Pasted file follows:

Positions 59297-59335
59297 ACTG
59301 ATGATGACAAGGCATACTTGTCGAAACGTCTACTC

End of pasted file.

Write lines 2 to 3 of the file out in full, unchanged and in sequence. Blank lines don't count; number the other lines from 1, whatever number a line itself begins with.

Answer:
59297 ACTG
59301 ATGATGACAAGGCATACTTGTCGAAACGTCTACTC